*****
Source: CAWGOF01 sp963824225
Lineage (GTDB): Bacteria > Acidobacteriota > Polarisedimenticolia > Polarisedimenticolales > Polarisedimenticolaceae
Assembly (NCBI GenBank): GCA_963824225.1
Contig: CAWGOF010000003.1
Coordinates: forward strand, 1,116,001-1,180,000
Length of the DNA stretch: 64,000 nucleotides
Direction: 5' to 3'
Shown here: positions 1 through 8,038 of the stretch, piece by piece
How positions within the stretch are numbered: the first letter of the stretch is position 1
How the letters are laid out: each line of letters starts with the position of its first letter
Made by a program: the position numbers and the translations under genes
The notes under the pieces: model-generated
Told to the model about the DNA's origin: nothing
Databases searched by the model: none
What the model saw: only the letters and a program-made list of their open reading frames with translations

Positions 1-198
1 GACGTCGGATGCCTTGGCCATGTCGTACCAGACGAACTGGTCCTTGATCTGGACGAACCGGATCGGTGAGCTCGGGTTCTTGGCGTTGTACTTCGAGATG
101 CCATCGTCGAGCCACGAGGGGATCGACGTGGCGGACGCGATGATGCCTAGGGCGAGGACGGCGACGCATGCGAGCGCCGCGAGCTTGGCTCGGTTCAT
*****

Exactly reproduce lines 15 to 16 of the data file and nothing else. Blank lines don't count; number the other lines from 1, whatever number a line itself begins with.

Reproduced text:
What the model saw: only the letters and a program-made list of their open reading frames with translations

Positions 1-198